I shall then define Meditation - Meditation is the act of giving your attention to one thing.  Prayer can be meditative.  Breathing can be meditative.  Yoga practice does not encourage one to be blank of mind but to be mindful of what they are doing. 

How might a Christian find spirituality in the practice of Yoga?  By being aware of the body God has given them, the wonder and awe of what the body can do, and being grateful and thankful to God for that body by exercising it.  It is all in the intent of the practice of Yoga.  The intent to get your body to do what you want it to do is about the best one can hope for when first learning how to practice Yoga.  After that, it's up to each individual to get what they want from it.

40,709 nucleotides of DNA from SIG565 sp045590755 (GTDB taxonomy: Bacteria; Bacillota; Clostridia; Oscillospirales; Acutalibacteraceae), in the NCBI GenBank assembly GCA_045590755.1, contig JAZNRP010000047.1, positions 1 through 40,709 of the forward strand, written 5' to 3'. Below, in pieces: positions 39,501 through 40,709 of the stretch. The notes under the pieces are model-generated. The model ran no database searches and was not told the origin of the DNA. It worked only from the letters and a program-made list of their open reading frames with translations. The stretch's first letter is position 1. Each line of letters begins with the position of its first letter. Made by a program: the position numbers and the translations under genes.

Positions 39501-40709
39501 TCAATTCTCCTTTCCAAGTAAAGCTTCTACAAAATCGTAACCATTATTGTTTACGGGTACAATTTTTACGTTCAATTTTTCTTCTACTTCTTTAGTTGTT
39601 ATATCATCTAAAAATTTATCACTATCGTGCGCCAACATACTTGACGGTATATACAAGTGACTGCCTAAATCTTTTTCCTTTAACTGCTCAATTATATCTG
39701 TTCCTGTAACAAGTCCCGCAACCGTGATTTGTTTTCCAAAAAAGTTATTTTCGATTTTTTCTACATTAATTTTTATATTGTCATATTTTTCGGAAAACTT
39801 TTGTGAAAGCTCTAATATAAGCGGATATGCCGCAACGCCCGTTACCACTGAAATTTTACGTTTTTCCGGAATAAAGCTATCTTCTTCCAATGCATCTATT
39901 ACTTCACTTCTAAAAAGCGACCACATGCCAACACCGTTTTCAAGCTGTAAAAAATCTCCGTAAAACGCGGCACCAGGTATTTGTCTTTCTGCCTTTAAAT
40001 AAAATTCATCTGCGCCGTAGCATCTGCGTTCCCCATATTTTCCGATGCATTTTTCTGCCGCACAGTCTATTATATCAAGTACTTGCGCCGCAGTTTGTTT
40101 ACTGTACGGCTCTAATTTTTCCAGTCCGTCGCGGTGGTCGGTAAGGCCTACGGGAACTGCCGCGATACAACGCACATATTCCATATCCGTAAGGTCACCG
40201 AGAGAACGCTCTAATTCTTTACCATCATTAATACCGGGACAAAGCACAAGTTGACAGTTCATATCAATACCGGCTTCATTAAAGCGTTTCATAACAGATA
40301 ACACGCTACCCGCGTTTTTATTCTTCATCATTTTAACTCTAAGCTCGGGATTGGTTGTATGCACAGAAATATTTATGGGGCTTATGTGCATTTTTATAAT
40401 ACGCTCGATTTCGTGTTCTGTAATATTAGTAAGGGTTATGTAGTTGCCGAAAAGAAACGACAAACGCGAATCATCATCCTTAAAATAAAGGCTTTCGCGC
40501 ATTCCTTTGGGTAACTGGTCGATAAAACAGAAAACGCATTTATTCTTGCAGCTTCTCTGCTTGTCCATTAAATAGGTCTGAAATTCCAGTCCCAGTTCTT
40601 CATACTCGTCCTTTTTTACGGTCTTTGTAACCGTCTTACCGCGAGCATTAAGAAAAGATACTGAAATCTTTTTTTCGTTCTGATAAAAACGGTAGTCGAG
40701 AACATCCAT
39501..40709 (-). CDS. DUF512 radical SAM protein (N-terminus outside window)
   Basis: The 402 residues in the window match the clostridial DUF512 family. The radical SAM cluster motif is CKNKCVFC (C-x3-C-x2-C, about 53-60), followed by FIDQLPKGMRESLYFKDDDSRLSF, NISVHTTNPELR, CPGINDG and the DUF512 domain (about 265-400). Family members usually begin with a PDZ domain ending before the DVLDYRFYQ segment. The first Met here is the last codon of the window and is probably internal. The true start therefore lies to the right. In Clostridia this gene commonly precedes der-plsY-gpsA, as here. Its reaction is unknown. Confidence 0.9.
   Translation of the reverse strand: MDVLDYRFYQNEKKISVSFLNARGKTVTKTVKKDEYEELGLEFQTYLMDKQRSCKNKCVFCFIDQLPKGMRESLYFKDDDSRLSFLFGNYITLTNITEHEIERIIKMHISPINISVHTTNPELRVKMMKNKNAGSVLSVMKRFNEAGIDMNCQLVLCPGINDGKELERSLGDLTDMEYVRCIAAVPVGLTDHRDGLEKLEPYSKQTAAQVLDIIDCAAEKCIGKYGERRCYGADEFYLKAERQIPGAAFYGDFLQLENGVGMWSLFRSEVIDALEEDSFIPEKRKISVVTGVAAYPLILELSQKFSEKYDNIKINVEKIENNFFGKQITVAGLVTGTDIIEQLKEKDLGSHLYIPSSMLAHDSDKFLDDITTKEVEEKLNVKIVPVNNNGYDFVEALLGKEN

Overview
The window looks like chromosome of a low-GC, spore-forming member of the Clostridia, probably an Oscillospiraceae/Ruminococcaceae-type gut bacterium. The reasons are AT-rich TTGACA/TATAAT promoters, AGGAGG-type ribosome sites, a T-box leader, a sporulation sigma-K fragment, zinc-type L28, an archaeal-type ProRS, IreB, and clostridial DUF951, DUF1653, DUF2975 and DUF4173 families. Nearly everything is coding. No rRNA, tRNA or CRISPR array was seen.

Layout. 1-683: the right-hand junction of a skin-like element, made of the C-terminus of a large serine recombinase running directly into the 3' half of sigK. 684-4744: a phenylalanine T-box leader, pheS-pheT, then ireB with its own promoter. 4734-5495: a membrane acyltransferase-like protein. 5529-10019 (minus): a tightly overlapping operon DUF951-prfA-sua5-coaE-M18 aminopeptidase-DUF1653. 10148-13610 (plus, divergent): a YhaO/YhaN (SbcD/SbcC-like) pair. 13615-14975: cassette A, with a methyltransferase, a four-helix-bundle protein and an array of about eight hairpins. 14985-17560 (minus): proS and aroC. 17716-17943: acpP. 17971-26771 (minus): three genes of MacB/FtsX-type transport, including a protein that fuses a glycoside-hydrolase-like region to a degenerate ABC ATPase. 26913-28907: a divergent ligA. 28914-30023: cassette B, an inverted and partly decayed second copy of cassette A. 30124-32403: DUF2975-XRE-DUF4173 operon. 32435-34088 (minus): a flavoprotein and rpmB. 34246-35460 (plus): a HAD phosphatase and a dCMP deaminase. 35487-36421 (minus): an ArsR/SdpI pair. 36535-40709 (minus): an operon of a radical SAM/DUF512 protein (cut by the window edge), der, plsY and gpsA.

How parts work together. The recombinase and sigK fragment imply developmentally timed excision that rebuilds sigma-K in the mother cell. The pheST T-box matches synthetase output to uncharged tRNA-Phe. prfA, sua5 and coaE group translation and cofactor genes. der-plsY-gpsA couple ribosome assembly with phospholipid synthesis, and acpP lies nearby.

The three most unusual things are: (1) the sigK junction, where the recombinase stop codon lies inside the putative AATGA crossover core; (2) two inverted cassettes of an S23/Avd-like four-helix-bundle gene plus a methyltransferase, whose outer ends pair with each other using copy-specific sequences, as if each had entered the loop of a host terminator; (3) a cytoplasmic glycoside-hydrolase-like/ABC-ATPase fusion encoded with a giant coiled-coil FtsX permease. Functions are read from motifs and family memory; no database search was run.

As for our school children - they will have fun, get fit, and perhaps find some calmness in an un-calm world.

Tags: yoga

return to Karla's Blogs